Goldman Sachs Introduces 14 Business Principles That Define the Firm
In 1979, John Whitehead commits to paper a set of 14 Business Principles that define Goldman Sachs and what it stands for.
In 1976, John C. Whitehead and John L. Weinberg were named co-heads of Goldman Sachs. When Whitehead served as head of the firm’s Investment Banking division, he noted the rapid pace of growth, calculating that in a matter of a few years, half of the firm’s employees would be new. Concerned about the implications of this pace of growth for the firm’s distinct culture, Whitehead sat down with a legal pad on a Sunday afternoon in the spring of 1979 and drafted a set of key principles that defined, in his mind, what Goldman Sachs stood for and what all new employees should understand about the firm.
Whitehead circulated a draft of what he initially titled a “Statement of General Principles” to all of the firm’s partners on April 18, 1979 for their review and comments. In his introduction, Whitehead wrote:
“In earlier eras of the firm’s history, these principles could easily be passed along by example and by word of mouth. Now, as we have grown in size and in complexity, it seems appropriate to set forth in writing those policies and principles which have served the firm well over the years and which we expect will guide the actions of all of our people in everything we do in the firm’s name.”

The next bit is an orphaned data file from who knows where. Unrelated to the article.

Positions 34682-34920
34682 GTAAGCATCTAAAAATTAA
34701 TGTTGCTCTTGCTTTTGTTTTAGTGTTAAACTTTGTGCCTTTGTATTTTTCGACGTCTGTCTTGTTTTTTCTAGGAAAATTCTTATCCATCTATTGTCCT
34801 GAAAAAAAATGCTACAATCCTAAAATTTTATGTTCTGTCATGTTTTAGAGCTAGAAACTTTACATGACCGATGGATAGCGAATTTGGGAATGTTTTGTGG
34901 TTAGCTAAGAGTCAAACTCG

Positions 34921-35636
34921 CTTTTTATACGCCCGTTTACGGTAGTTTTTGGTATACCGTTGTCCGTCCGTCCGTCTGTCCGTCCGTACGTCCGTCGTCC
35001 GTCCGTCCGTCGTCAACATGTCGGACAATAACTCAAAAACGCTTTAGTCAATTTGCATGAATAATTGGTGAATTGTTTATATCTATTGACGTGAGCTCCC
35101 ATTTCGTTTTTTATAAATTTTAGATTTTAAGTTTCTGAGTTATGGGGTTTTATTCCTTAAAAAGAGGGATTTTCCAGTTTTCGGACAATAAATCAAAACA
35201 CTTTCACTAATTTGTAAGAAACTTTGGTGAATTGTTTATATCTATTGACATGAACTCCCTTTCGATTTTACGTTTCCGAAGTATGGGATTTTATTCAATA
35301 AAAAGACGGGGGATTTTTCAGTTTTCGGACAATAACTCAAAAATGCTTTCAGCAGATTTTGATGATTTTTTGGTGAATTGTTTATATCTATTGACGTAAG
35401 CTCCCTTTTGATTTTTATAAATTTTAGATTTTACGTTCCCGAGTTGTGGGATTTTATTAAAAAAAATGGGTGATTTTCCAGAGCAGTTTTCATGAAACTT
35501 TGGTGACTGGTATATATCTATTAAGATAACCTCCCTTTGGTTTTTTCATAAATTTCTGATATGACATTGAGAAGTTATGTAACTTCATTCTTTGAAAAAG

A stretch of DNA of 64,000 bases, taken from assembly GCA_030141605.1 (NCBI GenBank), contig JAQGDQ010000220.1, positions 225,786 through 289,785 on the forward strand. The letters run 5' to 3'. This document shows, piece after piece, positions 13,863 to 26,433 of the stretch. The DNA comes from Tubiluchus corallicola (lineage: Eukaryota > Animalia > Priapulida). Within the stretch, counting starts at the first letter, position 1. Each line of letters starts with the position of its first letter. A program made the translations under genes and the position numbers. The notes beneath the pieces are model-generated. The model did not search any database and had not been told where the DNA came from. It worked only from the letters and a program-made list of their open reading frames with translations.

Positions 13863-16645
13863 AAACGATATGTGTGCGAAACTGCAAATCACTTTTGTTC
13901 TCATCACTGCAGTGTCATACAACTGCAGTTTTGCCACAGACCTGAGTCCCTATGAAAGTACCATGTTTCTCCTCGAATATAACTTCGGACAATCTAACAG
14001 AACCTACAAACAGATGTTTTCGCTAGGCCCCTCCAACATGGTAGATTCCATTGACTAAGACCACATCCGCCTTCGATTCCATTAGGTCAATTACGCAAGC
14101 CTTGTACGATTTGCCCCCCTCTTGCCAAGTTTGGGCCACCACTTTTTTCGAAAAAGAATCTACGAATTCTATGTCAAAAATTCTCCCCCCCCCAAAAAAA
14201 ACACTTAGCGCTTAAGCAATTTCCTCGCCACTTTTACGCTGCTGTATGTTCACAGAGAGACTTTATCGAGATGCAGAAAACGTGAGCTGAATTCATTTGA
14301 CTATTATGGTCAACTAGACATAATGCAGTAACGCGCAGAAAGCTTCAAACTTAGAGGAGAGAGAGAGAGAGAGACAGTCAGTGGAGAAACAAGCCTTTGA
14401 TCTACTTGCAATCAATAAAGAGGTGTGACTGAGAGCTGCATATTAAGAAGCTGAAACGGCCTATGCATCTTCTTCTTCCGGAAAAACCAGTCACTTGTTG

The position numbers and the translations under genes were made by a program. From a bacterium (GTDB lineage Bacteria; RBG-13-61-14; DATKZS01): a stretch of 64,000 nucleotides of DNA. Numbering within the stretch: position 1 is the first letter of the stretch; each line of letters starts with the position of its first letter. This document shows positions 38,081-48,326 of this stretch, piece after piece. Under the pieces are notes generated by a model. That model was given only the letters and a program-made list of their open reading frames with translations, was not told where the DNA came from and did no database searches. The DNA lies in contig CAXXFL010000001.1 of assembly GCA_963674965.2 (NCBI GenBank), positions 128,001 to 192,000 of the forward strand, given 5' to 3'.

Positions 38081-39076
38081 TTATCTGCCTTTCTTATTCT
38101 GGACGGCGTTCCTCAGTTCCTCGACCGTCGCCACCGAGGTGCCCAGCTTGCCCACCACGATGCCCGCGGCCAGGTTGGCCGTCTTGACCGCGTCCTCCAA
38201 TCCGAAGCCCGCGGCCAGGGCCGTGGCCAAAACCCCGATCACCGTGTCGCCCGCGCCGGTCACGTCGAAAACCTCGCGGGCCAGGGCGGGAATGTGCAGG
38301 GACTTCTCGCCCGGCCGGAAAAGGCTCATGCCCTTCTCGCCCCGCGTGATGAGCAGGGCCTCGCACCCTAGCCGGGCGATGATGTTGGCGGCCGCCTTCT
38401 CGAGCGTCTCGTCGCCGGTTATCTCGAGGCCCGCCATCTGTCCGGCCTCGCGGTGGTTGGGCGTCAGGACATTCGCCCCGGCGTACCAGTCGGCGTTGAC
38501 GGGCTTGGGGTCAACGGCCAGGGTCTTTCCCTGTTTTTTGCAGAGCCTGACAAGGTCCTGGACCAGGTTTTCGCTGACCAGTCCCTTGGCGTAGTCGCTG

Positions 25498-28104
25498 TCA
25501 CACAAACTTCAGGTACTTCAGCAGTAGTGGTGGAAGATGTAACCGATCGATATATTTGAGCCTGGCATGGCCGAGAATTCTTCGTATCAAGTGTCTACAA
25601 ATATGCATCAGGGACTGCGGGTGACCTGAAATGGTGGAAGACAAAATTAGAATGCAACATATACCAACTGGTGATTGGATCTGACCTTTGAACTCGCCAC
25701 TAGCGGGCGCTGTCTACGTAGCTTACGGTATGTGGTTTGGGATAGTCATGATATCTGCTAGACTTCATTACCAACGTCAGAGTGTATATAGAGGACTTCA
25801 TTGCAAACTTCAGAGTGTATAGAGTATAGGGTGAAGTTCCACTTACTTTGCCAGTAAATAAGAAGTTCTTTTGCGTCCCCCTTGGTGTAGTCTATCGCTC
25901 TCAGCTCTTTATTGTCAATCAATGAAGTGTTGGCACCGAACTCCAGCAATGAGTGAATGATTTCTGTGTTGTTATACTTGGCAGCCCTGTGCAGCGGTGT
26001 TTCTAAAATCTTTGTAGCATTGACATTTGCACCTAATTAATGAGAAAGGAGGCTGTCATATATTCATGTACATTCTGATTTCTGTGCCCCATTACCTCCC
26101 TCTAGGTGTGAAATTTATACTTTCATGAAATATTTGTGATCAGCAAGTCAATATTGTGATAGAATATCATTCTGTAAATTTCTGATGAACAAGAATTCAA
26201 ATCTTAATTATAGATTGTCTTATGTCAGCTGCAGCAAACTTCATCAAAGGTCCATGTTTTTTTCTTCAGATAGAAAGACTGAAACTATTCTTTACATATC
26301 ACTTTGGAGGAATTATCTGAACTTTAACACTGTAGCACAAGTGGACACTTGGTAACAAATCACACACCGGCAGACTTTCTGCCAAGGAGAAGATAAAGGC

Once finalized, copies of Goldman Sachs’ Business Principles were distributed to all of the firm’s employees in the summer of 1979. Key themes included the importance of prioritizing clients and their interests above all else, integrity, innovation and teamwork. From that point forward, every new employee joining Goldman Sachs would receive a copy of the Business Principles as part of the onboarding process. They are prominently featured in each of the firm’s annual financial reports.
Over the years, two changes were made to Goldman Sachs’ Business Principles. In 1998, in anticipation of the firm’s initial public offering, they were revised to address a new constituency: shareholders. Business Principle #3 was modified to begin, “Our goal is to provide superior returns to our shareholders.” Later, in 2001, language was incorporated into the seventh Business Principle to underscore the importance to the firm of building and supporting a diverse and inclusive workforce. “Being diverse is not optional;” read the new language, “it is what we must be.”
More than four decades after they were put down on paper, Goldman Sachs’ 14 Business Principles continue to be elemental to the firm’s identity and the common set of values shared by its employees around the globe.